By Sarah Kellogg
Four out of five power plants currently have no limits on the levels of heavy metals they can dump into rivers and lakes. The U.S. Environmental Protection Agency, however, is preparing to change that, and in the process they are hearing from impacted citizens around the country.
Since June, more than 165,000 people have submitted comments to the EPA regarding its efforts to regulate the toxic wastewater produced by coal-fired power plants. In April, the agency proposed a range of options to reduce toxic discharges into waterways. The proposal constitutes the first update in three decades of the wastewater regulations under the Clean Water Act.
The proposed effluent limitation guidelines have the potential to protect more than 23,000 miles of waterways from up to 5.3 billion tons of toxic wastewater per year.
Appalachian Voices, the publisher of The Appalachian Voice, assisted North Carolina citizens living near coal-fired power plants in voicing their concerns to the EPA. Many were worried that water pollution may be impacting their drinking water and local waterways.
Carl Dale Beck, of Belmont, N.C., lives near Duke Energy’s G.G. Allen Steam Station. Coal ash waste is stored just across the street from his home, and G.G. Allen’s current wastewater permit allows the facility to discharge toxic chemicals directly into the Catawba River.
Like many in the area, Beck’s water comes from a private well, leaving him worried about potential water contamination caused by coal ash waste seeping into the groundwater. Coal ash is laden with toxicants including arsenic, mercury, lead, chromium and selenium and, according to Physicians for Social Responsibility, has “the potential to injure all of the major organ systems, damage physical health and development, and even contribute to mortality.”
Wayne Watkins, a Vietnam War veteran, lives near Duke Energy’s Belews Creek Steam Station in Pine Hall, N.C. Watkins is originally from the area, and moved back in 1994 to live in the house his grandfather built.
When he first returned, Watkins was excited to catch his own dinner from Belews Lake near his home. However, he began to worry when he started seeing fish that appeared twisted and deformed.
Watkins was not aware of the selenium poisoning that occurred from the Belews Steam Station’s discharge of toxic waste water directly into Belews Lake from 1974 to 1985. During that time, the lake became so toxic that 18 of its 20 fish species died off.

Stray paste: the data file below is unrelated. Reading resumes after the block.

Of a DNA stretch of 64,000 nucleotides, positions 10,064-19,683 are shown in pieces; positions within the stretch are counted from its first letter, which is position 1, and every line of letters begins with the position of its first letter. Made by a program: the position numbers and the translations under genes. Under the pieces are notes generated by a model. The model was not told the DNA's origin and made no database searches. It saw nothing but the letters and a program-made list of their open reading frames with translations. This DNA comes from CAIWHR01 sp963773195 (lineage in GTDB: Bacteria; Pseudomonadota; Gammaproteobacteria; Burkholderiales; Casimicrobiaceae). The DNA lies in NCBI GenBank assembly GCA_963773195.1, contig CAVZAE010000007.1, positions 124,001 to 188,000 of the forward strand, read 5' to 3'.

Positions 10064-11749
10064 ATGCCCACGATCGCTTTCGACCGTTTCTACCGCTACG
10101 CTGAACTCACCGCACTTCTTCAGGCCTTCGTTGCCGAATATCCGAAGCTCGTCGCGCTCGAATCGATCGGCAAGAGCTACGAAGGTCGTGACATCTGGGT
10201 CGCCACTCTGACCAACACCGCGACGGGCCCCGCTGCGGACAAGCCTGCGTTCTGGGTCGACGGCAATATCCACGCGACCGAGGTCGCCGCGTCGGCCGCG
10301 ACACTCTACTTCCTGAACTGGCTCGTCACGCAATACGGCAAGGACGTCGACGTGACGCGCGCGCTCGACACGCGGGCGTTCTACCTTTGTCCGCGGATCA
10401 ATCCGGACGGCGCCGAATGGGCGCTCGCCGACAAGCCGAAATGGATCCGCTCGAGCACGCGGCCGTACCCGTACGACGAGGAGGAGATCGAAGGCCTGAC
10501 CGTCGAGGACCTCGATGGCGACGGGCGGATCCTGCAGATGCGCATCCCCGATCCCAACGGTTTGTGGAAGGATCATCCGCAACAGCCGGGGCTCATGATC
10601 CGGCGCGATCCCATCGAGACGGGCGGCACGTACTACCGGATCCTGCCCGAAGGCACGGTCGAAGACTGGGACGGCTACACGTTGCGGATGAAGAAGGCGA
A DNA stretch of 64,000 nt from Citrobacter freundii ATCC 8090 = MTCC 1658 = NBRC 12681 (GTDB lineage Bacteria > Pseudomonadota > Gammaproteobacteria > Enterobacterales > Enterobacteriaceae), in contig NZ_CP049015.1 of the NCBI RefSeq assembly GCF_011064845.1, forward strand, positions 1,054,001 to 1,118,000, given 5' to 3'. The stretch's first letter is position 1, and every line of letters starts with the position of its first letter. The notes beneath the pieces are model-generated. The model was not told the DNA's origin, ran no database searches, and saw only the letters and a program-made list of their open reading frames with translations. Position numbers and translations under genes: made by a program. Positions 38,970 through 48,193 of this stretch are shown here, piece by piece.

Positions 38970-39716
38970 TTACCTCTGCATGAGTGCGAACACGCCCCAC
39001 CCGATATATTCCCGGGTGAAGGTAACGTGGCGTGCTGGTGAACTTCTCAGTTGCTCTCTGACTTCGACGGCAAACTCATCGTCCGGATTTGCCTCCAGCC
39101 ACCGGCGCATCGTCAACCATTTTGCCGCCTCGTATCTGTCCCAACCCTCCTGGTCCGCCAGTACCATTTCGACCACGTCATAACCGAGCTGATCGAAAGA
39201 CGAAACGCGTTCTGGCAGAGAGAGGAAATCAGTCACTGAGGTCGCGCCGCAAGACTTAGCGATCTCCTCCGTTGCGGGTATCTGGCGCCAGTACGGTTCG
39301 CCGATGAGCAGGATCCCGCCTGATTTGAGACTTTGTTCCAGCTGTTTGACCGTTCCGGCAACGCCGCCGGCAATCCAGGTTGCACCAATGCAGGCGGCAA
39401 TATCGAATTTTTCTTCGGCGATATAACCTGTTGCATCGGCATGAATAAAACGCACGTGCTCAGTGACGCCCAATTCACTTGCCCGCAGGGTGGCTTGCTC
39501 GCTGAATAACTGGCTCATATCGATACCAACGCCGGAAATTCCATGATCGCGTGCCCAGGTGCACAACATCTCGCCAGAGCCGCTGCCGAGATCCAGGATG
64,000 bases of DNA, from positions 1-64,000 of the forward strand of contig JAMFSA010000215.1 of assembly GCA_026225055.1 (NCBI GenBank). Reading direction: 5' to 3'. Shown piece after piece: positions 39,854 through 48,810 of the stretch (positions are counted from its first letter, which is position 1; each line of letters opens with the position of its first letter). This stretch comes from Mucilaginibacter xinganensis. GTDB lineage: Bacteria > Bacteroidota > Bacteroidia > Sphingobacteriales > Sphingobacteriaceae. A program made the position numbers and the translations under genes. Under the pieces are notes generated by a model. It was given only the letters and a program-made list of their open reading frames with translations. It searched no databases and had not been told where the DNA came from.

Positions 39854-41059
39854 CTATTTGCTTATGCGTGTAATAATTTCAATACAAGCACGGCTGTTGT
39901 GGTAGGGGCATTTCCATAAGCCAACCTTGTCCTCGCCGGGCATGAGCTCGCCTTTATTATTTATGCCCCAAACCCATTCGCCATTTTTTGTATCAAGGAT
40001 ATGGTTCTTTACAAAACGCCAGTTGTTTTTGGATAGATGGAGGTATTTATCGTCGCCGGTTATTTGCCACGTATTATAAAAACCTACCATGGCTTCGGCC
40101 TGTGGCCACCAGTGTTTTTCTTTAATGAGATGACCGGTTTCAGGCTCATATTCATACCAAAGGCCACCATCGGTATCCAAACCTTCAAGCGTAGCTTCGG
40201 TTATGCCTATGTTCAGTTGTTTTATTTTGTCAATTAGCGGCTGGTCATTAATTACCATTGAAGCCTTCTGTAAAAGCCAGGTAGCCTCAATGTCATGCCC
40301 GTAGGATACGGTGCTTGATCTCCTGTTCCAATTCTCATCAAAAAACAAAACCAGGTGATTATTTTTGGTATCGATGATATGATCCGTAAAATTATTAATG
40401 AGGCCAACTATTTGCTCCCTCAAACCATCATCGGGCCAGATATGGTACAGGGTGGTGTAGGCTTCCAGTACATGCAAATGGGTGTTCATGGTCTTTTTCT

Susan Fischer lives about a quarter of a mile from the coal ash impoundment at Duke’s Asheville Steam Station. Although she is on municipal water supply, she is concerned because the current wastewater permit for the coal-fired utility allows it to discharge directly into the French Broad with few limits on what heavy metals the wastewater may contain.
“Clean water is an economic boost for us in northwest North Carolina in particular,” writes Fischer. “The French Broad River brings in a lot of income to our area, with lots of boaters and kayakers who love the river. We have worked hard to clean the river up … are we going to be made to spend more money to clean up after Duke Energy? They should be required to use the best technology to keep their waste out of the water.”
If the strongest proposed regulatory options pass, it will cost power companies less than one percent of their revenue to protect the nation’s waterways from the toxic waste water that, according to the EPA, accounts for 60 percent of all the water pollution in the country.
By Kimber Ray
Responding to an unprecedented flood of public comments, North Carolina officials recommended several changes in September to tighten a proposed coal ash contamination settlement with Duke Energy. The N.C. Department of Environment and Natural Resources filed a lawsuit against the utility in March concerning groundwater contamination from coal ash ponds at Duke’s Asheville Steam Electric Generating Plant in Buncombe County and Riverbend Steam Station in Gaston County.
The state initially proposed that Duke pay a $99,000 fine and investigate the source and extent of groundwater pollution. Concerned citizens and environmental groups considered the settlement insufficient given current evidence indicating the scope of water contamination.
During the 30-day public comment period that ended Aug. 14, the DENR received nearly 5,000 comments, which included calls for Duke to enact a full cleanup and receive a greater fine. Based on these comments, the state added stronger language and tighter deadlines regarding Duke’s water contamination monitoring.
Many environmental groups remain dissatisfied, criticizing the changes as minor tweaks that fail to address wastewater discharges to adjacent bodies of water. “(The state) disregarded the views of thousands of North Carolinians and has failed to require Duke Energy to clean up its pollution of Mountain Island Lake, the Charlotte region’s drinking water supply,” Frank Holleman, Southern Environmental Law Center attorney, told the Charlotte Observer.
Tests of local wells three years ago revealed levels of contamination associated with coal ash to be well above state health standards. Toxic contaminants were also found in both the French Broad River and Mountain Island Lake; Duke disputes the significance of this contamination.
In the Charlotte Observer, Duke Energy spokeswoman Erin Culbert expressed approval of the proposed settlement, stating that “regulators need the outcomes of these studies to make informed decisions about whether corrective steps are needed, and what those are.”